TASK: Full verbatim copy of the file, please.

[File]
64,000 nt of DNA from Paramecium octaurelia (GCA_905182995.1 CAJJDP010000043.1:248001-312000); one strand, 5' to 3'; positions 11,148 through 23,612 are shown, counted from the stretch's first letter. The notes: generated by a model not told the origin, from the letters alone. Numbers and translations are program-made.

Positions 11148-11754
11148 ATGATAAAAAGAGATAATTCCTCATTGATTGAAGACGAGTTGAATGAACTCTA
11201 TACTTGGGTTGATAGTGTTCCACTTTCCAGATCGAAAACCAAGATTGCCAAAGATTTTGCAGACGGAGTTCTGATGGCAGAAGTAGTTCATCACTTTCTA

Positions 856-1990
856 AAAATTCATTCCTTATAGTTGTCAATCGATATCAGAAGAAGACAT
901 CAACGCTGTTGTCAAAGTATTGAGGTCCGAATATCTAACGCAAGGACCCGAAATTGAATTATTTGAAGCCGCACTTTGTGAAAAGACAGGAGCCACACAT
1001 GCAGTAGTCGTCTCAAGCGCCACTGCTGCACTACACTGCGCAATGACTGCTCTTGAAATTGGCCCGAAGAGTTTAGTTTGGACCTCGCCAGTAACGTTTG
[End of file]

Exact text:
64,000 nt of DNA from Paramecium octaurelia (GCA_905182995.1 CAJJDP010000043.1:248001-312000); one strand, 5' to 3'; positions 11,148 through 23,612 are shown, counted from the stretch's first letter. The notes: generated by a model not told the origin, from the letters alone. Numbers and translations are program-made.

Positions 11148-11754
11148 ATGATAAAAAGAGATAATTCCTCATTGATTGAAGACGAGTTGAATGAACTCTA
11201 TACTTGGGTTGATAGTGTTCCACTTTCCAGATCGAAAACCAAGATTGCCAAAGATTTTGCAGACGGAGTTCTGATGGCAGAAGTAGTTCATCACTTTCTA

Positions 856-1990
856 AAAATTCATTCCTTATAGTTGTCAATCGATATCAGAAGAAGACAT
901 CAACGCTGTTGTCAAAGTATTGAGGTCCGAATATCTAACGCAAGGACCCGAAATTGAATTATTTGAAGCCGCACTTTGTGAAAAGACAGGAGCCACACAT
1001 GCAGTAGTCGTCTCAAGCGCCACTGCTGCACTACACTGCGCAATGACTGCTCTTGAAATTGGCCCGAAGAGTTTAGTTTGGACCTCGCCAGTAACGTTTG